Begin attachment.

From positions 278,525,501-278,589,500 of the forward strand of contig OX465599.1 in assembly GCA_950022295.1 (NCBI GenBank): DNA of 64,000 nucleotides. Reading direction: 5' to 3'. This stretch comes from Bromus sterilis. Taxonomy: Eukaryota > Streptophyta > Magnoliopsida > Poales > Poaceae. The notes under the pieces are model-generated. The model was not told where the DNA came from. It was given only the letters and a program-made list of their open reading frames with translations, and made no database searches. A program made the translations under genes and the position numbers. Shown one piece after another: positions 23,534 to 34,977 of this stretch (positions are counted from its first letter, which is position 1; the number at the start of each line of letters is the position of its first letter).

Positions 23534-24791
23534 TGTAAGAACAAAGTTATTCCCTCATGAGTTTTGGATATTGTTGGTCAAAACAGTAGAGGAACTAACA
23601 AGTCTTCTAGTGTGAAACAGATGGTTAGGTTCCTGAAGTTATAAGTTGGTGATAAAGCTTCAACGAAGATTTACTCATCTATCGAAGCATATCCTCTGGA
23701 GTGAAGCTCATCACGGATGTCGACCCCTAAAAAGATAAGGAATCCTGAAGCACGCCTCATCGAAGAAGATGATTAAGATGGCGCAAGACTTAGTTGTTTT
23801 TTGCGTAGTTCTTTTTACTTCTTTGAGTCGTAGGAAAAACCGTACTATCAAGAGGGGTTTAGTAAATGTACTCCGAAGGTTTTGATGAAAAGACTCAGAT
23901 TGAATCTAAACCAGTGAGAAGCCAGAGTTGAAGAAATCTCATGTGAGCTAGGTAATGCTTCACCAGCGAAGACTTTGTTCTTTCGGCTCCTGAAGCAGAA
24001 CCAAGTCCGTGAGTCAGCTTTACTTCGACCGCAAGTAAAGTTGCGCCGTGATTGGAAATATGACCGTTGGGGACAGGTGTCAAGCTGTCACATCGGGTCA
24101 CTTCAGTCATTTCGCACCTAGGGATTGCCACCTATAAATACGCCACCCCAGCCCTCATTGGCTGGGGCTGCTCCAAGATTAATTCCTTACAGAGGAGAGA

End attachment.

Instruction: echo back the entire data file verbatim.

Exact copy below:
From positions 278,525,501-278,589,500 of the forward strand of contig OX465599.1 in assembly GCA_950022295.1 (NCBI GenBank): DNA of 64,000 nucleotides. Reading direction: 5' to 3'. This stretch comes from Bromus sterilis. Taxonomy: Eukaryota > Streptophyta > Magnoliopsida > Poales > Poaceae. The notes under the pieces are model-generated. The model was not told where the DNA came from. It was given only the letters and a program-made list of their open reading frames with translations, and made no database searches. A program made the translations under genes and the position numbers. Shown one piece after another: positions 23,534 to 34,977 of this stretch (positions are counted from its first letter, which is position 1; the number at the start of each line of letters is the position of its first letter).

Positions 23534-24791
23534 TGTAAGAACAAAGTTATTCCCTCATGAGTTTTGGATATTGTTGGTCAAAACAGTAGAGGAACTAACA
23601 AGTCTTCTAGTGTGAAACAGATGGTTAGGTTCCTGAAGTTATAAGTTGGTGATAAAGCTTCAACGAAGATTTACTCATCTATCGAAGCATATCCTCTGGA
23701 GTGAAGCTCATCACGGATGTCGACCCCTAAAAAGATAAGGAATCCTGAAGCACGCCTCATCGAAGAAGATGATTAAGATGGCGCAAGACTTAGTTGTTTT
23801 TTGCGTAGTTCTTTTTACTTCTTTGAGTCGTAGGAAAAACCGTACTATCAAGAGGGGTTTAGTAAATGTACTCCGAAGGTTTTGATGAAAAGACTCAGAT
23901 TGAATCTAAACCAGTGAGAAGCCAGAGTTGAAGAAATCTCATGTGAGCTAGGTAATGCTTCACCAGCGAAGACTTTGTTCTTTCGGCTCCTGAAGCAGAA
24001 CCAAGTCCGTGAGTCAGCTTTACTTCGACCGCAAGTAAAGTTGCGCCGTGATTGGAAATATGACCGTTGGGGACAGGTGTCAAGCTGTCACATCGGGTCA
24101 CTTCAGTCATTTCGCACCTAGGGATTGCCACCTATAAATACGCCACCCCAGCCCTCATTGGCTGGGGCTGCTCCAAGATTAATTCCTTACAGAGGAGAGA